Situated in the heart of Forfar’s historic town centre is “The Meffan” built in 1898 as a bequest from the daughter of Provost Meffan. Originally Forfar’s library and museum, the building is now a lively art gallery and museum.
The building is much loved by the community with many clubs and societies meeting here. Two galleries are devoted to Art exhibitions. Every month new art exhibitions are staged and these ever changing exhibitions bring to Forfar the work of a range of contemporary Scottish artists.
Another two galleries explore “The Forfar Story” from the time of Pictish artistic endeavour. A stunning collection of Pictish Stones are displayed to best advantage so both front and rear of these enigmatic sculptured stones can be closely examined. An interactive screen guides the visitor through every Pictish stone found in Angus. Models of two archaeologists are seen excavating a log canoe dated to the 11th century.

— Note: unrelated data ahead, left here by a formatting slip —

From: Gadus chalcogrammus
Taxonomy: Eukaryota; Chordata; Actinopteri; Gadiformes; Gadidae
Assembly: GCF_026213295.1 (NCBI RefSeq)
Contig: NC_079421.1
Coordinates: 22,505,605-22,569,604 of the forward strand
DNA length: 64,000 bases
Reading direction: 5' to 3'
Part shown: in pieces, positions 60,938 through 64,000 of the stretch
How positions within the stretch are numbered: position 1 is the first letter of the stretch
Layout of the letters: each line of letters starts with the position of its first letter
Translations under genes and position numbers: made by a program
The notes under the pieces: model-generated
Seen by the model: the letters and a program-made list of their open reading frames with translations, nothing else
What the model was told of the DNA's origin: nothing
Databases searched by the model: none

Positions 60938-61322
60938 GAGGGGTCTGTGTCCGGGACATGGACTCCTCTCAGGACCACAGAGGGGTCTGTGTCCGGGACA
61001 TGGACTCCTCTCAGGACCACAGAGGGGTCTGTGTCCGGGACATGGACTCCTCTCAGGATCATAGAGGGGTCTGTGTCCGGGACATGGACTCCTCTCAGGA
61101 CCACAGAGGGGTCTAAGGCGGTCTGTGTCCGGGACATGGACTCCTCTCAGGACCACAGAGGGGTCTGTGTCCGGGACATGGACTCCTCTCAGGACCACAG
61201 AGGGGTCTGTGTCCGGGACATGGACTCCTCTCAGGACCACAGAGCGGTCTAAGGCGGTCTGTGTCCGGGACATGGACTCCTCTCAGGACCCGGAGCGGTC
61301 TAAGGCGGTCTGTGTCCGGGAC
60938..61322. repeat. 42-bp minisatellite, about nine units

The visitor can next wander through time down an old narrow cobbled street called The Vennel. They can peer into a knockmaker’s workshop (clocks), see linen being woven by a weaver, drool over bread, and of course, bridies at the bakers; the shoemaker is busy mending and making boots and shoes. The last shop on the street is Peter Reid’s sweetie shop with it’s famed Forfar Rock. Finally the visitor steps into a crowd staring in awe and horror at a witch about to be strangled and burnt. Forfar had a dark period in its history where several women were accused of witchcraft.
Have you been to Meffan Institute in Forfar (Angus, Scotland) with your family? Please leave a quick comment below to let us know what you thought.